Conic sections are the curves which can be derived from taking slices of a “double-napped” cone. (A double-napped cone, in regular English, is two cones “nose to nose”, with the one cone balanced perfectly on the other.) “Section” here is used in a sense similar to that in medicine or science, where a sample (from a biopsy, for instance) is frozen or suffused with a hardening resin, and then extremely thin slices (“sections”) are shaved off for viewing under a microscope. If you think of the double-napped cones as being hollow, the curves we refer to as conic sections are what results when you section the cones at various angles.

A circle is a geometrical shape, and is not of much use in algebra, since the equation of a circle isn’t a function. But you may need to work with circle equations in your algebra classes.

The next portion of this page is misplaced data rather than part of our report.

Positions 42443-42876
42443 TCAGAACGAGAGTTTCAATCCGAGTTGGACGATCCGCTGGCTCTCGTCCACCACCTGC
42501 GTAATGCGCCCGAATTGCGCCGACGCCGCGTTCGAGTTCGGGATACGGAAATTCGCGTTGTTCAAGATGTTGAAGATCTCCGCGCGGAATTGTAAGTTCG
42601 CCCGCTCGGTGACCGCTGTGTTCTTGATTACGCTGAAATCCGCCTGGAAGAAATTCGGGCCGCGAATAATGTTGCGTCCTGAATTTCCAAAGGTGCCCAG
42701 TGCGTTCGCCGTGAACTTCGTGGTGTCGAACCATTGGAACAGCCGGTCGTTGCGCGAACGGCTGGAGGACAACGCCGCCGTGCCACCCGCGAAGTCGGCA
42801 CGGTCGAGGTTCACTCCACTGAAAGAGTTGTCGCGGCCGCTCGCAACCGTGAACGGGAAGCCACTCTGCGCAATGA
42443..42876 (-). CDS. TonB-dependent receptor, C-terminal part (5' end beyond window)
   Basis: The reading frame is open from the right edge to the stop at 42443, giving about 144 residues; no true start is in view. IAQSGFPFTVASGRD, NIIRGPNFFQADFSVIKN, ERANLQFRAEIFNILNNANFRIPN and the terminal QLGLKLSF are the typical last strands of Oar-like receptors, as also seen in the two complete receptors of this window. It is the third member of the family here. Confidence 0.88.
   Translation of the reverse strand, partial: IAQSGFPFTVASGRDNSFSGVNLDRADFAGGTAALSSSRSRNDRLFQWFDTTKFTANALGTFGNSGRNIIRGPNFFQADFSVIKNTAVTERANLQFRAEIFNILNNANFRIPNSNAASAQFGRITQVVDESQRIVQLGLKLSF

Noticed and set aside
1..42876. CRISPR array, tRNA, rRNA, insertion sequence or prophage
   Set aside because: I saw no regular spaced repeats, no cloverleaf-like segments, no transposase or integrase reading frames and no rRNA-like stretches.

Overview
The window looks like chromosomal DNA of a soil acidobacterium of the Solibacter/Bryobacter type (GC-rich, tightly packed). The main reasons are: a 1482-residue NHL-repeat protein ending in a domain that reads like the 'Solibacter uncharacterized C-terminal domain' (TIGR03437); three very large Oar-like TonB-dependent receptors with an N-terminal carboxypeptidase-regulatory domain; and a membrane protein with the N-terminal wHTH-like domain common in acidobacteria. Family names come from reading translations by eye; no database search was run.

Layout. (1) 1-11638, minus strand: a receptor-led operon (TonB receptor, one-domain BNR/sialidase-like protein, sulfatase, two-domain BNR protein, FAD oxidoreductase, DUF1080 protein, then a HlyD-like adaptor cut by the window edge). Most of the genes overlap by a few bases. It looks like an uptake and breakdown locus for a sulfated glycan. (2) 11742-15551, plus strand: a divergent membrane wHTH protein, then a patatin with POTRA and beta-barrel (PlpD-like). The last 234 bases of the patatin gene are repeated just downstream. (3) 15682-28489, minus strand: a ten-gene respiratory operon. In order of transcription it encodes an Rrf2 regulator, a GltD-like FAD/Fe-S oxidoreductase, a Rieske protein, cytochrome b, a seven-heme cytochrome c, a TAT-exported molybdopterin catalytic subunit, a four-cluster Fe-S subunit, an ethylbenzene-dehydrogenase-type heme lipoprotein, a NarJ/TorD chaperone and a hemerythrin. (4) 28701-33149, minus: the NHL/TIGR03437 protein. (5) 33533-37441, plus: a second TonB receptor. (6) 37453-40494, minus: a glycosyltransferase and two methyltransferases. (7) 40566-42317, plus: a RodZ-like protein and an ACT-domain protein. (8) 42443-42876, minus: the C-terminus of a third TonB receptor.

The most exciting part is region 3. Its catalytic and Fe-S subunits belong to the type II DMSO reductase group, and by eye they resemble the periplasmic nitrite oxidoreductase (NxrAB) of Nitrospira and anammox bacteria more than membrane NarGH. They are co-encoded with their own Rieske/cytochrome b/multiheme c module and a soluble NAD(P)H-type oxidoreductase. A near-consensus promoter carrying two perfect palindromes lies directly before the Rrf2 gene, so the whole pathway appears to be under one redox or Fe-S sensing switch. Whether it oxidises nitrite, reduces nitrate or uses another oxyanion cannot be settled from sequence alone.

In “primative” terms, a circle is the shape formed in the sand by driving a stick (the “center”) into the sand, putting a loop of string around the center, pulling that loop taut with another stick, and dragging that second stick through the sand at the further extent of the loop of string. The resulting figure drawn in the sand is a circle.

In algebraic terms, a circle is the set (or “locus”) of points (x, y) at some fixed distance r from some fixed point (h, k). The value of r is called the “radius” of the circle, and the point (h, k) is called the “center” of the circle.

The “general” equation of a circle is:

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